SDFTAG_VALUE

This rule specifies limits on the actual value of the given property tag. The correct use is:

SDF_TAG <name> minimum maximum

The property tag name should be enclosed by angle brackets. This allows for the use of blanks in the property tag names. The minimum and maximum limits define the limits on the actual value of the name tag when represented as a number.

When run in standard non-tabulate mode, all values are treated and filtered as floating-point numbers. If the tag-value cannot be converted to a floating-point number, the compound gets flagged as being failed. Also, in the case the specified sdf-tag cannot be found for a given molecule, the molecule gets flagged as failed.

When the program is run in tabulate mode (--tab command line option), the tag-value is printed out with no conversion to a floating-point applied. Therefore, string values can also be output. In cases where the specified sdf-tag cannot be found for a given molecule, a value of zero is printed out.

The following example passes through all molecules in a sdf-file that contains <reg.no> property tags of which the actual value is between 1 and 6.5:

SDFTAG_VALUE <reg.no> 1 6.5

There is no check on the sdf-tag parameter itself, hence multiple SDFTAG_VALUE rules with identical sdf-tag specifications but different minimum and maximum values could be present in the filter file. In those cases, if one of these identical rules fails the filter criteria, then the molecule is flagged as failed. Only when all sdf-tag rules are passed successfully the molecule will be flagged as passed.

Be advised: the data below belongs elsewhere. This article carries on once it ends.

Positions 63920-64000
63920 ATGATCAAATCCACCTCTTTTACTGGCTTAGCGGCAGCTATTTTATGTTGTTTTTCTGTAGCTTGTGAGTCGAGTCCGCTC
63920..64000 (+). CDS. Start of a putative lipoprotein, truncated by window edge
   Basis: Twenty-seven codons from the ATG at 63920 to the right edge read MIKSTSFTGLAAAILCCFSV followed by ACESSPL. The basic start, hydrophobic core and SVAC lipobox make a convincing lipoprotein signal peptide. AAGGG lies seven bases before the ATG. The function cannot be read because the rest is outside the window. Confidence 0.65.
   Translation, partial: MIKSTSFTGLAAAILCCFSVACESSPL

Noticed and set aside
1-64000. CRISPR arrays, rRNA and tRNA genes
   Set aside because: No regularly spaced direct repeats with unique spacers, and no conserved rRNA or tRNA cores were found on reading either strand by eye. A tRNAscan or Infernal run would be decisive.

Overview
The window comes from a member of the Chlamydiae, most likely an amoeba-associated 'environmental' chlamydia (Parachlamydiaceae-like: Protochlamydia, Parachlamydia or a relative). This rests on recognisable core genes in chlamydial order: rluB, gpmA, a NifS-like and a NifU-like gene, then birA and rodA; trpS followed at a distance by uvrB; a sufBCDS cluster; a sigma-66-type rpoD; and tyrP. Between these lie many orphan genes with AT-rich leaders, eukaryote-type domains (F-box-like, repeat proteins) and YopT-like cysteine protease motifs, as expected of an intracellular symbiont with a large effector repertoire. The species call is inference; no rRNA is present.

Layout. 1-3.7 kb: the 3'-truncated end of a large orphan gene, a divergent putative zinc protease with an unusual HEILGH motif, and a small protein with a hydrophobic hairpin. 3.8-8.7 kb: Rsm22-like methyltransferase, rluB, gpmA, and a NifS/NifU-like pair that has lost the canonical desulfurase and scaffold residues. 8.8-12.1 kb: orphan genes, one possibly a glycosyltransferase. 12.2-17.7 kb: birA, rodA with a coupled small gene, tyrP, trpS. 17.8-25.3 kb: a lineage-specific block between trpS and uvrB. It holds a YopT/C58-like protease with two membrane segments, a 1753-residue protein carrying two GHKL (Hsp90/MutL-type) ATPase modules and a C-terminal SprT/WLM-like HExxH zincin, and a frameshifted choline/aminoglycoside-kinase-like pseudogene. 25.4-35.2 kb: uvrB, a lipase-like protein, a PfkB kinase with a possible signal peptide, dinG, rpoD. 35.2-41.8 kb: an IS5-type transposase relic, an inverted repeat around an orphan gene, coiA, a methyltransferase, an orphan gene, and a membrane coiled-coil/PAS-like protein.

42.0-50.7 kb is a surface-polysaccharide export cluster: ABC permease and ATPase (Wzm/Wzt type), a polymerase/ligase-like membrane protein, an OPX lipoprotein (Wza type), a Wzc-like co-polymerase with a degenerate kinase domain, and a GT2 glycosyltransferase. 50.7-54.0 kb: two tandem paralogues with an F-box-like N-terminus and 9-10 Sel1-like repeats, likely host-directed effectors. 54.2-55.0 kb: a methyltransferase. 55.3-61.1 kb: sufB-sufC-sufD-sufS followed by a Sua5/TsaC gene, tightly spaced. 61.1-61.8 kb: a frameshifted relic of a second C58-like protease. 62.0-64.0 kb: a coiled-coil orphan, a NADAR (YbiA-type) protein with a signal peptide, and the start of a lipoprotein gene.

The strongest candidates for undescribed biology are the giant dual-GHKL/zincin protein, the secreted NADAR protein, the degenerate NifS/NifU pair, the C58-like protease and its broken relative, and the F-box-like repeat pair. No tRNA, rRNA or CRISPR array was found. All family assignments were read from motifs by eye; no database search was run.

Example filter file

CMC likeness

The following example provides the physicochemical definitions for compounds with CMC-like properties. The CMC-v2007 database was used and only molecules with less than 60 non-hydrogen atoms of H, C, O, N, F, Cl, I, Br, S, or P were included. All molecules were ionized according a pH of 7.0. The spread was calculated as three times the standard deviation of the population:

ONLY_ELEMENTS                H C O N F Cl Br I S P
ATOMS                                   1       59
CARBONS                                 1       40
HETERO_ATOMS                            1       19
HETERO_CARBON_RATIO                   0.0      1.1
HALIDES                                 0        4
HALIDE_FRACTION                       0.0      0.2
ROTATABLE_BONDS                         0       20
RIGID_BONDS                             0       46
FLEXIBILITY                           0.0      0.7
CHIRAL_CENTERS                          0       10
HBOND_ACCEPTORS                         0       13
HBOND_DONORS                            0        9
LIPINSKI_ACCEPTORS                      0       15
LIPINSKI_DONORS                         0        9
FORMAL_CHARGES                          0        4
TOTAL_FORMAL_CHARGE                    -3        3
RINGSYSTEMS                             0        4